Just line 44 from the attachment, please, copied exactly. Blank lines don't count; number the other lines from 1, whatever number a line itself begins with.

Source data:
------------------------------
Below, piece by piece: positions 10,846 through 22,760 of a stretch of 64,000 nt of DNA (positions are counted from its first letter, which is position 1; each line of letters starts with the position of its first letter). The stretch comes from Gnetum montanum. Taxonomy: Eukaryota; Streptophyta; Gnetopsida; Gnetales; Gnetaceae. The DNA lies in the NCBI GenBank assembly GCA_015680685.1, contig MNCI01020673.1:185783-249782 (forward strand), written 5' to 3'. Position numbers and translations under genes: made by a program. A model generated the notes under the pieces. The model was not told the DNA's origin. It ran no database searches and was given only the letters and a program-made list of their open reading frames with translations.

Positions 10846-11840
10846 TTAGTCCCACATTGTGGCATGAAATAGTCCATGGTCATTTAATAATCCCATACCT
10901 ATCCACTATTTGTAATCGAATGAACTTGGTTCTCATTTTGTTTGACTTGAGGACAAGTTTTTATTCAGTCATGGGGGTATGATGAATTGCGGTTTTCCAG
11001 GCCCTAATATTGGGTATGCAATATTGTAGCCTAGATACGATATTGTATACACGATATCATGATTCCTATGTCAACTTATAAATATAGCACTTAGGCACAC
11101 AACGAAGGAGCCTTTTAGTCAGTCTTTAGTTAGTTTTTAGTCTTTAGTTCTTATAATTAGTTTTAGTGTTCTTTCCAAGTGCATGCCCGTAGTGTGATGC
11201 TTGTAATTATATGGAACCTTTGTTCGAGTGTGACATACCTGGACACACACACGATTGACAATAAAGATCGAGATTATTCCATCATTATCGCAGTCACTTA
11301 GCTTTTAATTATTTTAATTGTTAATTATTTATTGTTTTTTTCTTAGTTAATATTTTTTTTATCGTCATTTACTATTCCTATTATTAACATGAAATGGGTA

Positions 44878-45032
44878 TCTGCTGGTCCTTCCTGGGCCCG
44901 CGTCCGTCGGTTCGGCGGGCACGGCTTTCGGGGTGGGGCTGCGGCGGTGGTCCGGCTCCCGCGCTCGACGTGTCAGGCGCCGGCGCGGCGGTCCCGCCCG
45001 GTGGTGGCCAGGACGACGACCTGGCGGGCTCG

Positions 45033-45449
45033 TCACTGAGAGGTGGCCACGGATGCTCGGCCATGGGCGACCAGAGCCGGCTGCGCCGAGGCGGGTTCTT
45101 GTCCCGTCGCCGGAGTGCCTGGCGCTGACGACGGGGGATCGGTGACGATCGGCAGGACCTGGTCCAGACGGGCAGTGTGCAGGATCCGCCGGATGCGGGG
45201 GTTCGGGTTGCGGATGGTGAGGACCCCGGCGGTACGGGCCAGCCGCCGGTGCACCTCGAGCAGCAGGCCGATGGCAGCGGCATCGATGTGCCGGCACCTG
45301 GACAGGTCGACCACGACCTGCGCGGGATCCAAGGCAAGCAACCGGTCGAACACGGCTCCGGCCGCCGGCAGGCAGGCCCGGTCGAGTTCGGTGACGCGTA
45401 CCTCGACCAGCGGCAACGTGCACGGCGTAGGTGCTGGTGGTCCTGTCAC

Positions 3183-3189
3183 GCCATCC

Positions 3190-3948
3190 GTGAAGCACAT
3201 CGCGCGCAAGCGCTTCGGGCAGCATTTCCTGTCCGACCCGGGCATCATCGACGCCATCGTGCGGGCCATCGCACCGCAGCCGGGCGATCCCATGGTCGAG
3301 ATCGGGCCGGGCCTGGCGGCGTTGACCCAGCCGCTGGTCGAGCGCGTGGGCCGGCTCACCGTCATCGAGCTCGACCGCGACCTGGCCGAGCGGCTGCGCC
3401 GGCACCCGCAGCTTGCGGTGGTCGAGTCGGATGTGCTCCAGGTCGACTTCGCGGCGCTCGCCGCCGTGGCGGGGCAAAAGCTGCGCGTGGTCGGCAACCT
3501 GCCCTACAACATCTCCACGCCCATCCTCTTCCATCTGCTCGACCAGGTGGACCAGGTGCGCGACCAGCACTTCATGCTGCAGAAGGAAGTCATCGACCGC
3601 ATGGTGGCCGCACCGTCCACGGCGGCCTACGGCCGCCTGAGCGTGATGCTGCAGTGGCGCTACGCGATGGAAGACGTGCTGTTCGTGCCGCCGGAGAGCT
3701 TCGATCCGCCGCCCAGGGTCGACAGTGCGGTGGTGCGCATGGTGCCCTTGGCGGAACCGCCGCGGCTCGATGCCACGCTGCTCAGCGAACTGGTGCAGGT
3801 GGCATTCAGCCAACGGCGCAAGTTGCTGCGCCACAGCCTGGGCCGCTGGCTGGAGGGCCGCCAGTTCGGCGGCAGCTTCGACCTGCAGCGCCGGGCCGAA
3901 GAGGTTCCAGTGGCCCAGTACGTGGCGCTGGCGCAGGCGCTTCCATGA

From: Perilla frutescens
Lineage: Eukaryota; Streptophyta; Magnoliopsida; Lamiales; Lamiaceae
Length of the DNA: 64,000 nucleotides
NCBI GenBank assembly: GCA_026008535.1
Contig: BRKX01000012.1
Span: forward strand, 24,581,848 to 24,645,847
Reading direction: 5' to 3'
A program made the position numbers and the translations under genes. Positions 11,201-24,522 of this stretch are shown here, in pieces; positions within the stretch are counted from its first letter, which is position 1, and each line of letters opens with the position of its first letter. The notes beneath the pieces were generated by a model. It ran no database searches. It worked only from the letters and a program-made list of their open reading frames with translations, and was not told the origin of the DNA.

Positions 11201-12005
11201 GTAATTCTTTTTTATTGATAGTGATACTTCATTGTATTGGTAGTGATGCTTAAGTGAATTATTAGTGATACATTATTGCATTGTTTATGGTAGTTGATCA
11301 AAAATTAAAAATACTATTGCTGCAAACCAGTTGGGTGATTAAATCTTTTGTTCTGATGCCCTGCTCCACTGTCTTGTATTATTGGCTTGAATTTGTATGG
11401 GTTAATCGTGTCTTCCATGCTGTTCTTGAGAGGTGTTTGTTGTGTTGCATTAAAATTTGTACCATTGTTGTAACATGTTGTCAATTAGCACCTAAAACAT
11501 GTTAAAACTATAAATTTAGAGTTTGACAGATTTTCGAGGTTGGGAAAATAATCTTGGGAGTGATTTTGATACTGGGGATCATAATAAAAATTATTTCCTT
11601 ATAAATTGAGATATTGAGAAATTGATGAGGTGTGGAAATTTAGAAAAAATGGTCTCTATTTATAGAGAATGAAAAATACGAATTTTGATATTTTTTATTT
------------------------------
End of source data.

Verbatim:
11601 ATAAATTGAGATATTGAGAAATTGATGAGGTGTGGAAATTTAGAAAAAATGGTCTCTATTTATAGAGAATGAAAAATACGAATTTTGATATTTTTTATTT